“Hello, Mr. Applegate. Please do come in.” Randy shook hands. His eyes shifted down to the man’s shiny shoes.
They two mazed their way back a couple of hallways and into a side office where a large window displayed the city’s skyline. Randy stopped at the doorway and took it all in. I’d forgotten what the view was like from these places.
“I take it…” Steve started, but realized Randy wasn’t listening. He increased his volume a bit and began again… “I take it that you are here about the estate?”
“Oh… Yeah. Who was it that died?”
“That would be Thomas Applegate Jr. Is he any relation?”
“You could say that. He was my father.” Randy nodded and tears welled in his eyes. Just hearing his name like that sent a chill through him. He blinked a few times not wanting to cry.
“Your father?” Steve repeated. “So you’re the missing son? We all thought you were dead.”
“I’m sure you did. Last I saw of the bastard, he never wanted anything to do with me. The feelin’ was mutual. I just wanted to find out if it was him. That’s all. I’ll get out of your hair now.”
“Wait.” Steve stood up. “You do want to claim the estate I presume? I mean if you’ll submit to a DNA test.”
“Nah. I don’t want any money. Just give it away. It isn’t mine.”
“The estate is 3.6 million dollars. Surely you’re kidding.”
“No,” Randy said flatly.
“Well, since we have located you you’ll have to sign a waiver. I’ll draw that up.”
“Nobody needs to know you found me. I just wanted to know about my father.” Randy turned and took a few steps toward the door.
“Where can I find you? I have to at least have a waiver. Nelson will insist on it.”
“Nelson? Nelson Fitz? My cousin? That rotten, no good son-of-a-bitch!”
“Yeah. If you don’t stake a claim. Well, he gets it all.”
“Where do I sign? It’ll be a cold day in hell before I give it to him!” Randy pounded a fist in the middle of Steve’s desk. A dirt splotch signified exactly where.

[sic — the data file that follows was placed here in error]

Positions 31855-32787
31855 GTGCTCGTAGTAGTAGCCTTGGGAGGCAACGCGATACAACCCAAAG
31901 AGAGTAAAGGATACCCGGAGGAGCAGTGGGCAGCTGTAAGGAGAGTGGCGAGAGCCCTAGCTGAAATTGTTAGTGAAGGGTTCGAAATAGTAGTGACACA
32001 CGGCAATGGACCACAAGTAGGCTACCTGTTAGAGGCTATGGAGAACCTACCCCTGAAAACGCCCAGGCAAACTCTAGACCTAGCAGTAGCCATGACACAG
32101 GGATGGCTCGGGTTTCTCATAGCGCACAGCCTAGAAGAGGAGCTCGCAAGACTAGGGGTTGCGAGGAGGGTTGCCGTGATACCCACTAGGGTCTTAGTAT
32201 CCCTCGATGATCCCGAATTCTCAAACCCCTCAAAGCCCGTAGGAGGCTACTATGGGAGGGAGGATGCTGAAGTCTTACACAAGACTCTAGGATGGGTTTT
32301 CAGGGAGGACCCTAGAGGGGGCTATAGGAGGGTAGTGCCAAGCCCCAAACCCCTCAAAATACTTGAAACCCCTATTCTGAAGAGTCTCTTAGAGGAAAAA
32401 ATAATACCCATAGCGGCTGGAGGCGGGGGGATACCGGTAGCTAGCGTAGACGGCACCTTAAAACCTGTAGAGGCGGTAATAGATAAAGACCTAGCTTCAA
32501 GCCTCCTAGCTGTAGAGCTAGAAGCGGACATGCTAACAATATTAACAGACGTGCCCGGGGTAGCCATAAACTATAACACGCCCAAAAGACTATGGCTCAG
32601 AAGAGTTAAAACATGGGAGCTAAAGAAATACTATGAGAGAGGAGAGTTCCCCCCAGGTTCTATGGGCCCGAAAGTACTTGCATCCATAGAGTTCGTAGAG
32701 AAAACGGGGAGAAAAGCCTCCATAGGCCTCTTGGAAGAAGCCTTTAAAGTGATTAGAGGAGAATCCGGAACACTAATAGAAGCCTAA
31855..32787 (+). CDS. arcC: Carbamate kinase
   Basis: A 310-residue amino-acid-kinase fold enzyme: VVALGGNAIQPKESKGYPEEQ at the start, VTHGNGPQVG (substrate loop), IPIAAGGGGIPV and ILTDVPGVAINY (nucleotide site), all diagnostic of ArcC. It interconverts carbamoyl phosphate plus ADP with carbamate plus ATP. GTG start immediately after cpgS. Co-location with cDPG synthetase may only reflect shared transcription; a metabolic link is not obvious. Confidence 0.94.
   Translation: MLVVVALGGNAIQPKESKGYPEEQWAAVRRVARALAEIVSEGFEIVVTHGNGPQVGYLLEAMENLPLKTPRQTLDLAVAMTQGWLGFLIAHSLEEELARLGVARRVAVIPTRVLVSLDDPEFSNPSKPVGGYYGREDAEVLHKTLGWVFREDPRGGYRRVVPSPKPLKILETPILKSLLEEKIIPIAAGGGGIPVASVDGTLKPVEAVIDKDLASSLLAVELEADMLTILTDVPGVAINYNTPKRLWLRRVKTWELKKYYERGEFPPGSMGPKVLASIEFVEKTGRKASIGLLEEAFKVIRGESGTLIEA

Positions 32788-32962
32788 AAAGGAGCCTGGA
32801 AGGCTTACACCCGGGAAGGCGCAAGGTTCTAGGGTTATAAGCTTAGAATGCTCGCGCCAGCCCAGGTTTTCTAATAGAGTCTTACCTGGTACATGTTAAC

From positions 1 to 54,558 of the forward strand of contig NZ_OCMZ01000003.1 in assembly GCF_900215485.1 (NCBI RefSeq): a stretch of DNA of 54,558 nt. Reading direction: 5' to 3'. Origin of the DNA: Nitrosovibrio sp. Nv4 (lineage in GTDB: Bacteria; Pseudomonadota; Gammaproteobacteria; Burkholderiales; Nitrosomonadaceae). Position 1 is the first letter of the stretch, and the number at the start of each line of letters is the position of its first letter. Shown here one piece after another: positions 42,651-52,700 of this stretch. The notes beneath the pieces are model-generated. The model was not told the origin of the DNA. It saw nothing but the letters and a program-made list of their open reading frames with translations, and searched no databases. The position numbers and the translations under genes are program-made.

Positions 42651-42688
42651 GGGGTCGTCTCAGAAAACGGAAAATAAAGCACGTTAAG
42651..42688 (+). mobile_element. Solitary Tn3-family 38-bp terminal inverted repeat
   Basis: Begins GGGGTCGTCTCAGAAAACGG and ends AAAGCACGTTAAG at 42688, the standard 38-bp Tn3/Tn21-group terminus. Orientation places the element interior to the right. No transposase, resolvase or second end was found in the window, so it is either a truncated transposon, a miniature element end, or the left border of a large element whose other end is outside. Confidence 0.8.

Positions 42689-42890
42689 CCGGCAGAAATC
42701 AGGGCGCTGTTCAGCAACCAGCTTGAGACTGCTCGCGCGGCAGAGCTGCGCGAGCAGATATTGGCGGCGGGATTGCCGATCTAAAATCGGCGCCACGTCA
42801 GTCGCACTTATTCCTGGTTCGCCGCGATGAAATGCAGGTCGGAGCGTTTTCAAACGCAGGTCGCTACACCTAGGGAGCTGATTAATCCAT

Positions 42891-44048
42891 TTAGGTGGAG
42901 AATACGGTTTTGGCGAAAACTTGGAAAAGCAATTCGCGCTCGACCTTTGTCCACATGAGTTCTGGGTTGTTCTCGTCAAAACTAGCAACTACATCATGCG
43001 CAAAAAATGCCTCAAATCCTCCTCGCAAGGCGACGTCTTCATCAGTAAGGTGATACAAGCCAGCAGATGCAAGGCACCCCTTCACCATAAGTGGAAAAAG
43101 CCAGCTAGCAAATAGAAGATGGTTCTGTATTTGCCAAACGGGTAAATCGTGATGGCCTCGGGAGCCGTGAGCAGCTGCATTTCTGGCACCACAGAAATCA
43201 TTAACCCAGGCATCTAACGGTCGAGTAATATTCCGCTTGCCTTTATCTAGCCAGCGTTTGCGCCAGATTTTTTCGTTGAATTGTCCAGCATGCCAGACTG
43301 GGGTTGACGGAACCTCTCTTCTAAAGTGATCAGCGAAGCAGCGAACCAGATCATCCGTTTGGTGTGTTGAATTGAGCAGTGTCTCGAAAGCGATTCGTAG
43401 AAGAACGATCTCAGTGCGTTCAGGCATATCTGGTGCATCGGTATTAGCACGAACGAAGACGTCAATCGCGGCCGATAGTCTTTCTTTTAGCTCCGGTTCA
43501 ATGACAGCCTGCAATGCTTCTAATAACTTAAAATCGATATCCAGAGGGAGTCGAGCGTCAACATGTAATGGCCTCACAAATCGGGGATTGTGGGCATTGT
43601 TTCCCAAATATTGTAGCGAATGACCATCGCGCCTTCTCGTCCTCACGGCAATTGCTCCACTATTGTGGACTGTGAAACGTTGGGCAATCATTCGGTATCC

“So you want to claim it then?”
“You betcha. I’ll give it to charity or something. Never to Nelson.”
“Well ok then. I’ll need a little hair for the DNA test, fingerprints, and a signature. I’ve got that right back here.” Steve turned, pulled open a filing cabinet drawer, and retrieved a thick file with a perfectly straight label of Thomas Applegate Jr. Estate. He pulled a few papers from it and slip them across the desk at Randy.
Randy eyed them for an instant then picked up a golden pen and signed each one. After taking fingerprints and a hair sample Randy sat down and looked around the office. A picture of Steve, a woman and three children sat in a frame on the filing cabinet. The mahogany desk, matching chair, and plush surroundings completed the scene.
Steve ticked off each signature and glanced at Randy. “Well, if this is all verified you’ll have a nice house, a solid portfolio, and a summer home on Kelley’s Island. You’ll also be the majority stockholder of Applegate, Inc. maker of various motor parts.”
“Applegate, Inc? You mean the old man incorporated? I can’t run a business like that.”
“You really won’t have to. Tom hasn’t been in good health and really has let his staff run it. You can meet them if you’d like.”
“No. I’ll just…” Randy shook his head. What have I gotten myself into?
“Don’t worry. We’ll guide you through it all. How about we get you a hot shower and some food?”
“Yeah. That sounds ok.”
The last sensation Randy had was the smell of Sheri’s citrus hand lotion as he exited with Steve.
Steve's home consisted of five bedrooms, three baths, and a two car garage in the suburb of Avon Lake complete with a white picket fence which spanned the length of the front lawn. The spiral staircase to the second floor along with the vaulted ceiling, sunken livingroom displayed the posh lifestyle of a high-powered lawyer.
Steve led Randy to the bathroom and laid out a full set of towels and three kinds of soap. Randy said nothing. He only admired his surroundings and kept coming back to "3.6 million dollars". How am I going to manage 3.6 million dollars? That's what me and the old man fought about all the time is money. Maybe I should have went to see him after all.
Randy snapped out of his thoughts.
"Yeah. Just not used to such nice things. You want to show me how to turn this thing (pointing to the shower controls) on?:"
Steve smiled and and let out a chuckle. "Yeah. Took me a couple times before I figured it out too."
Steve adjusted the controls and showed Randy the hot water mix to cold. Randy nodded.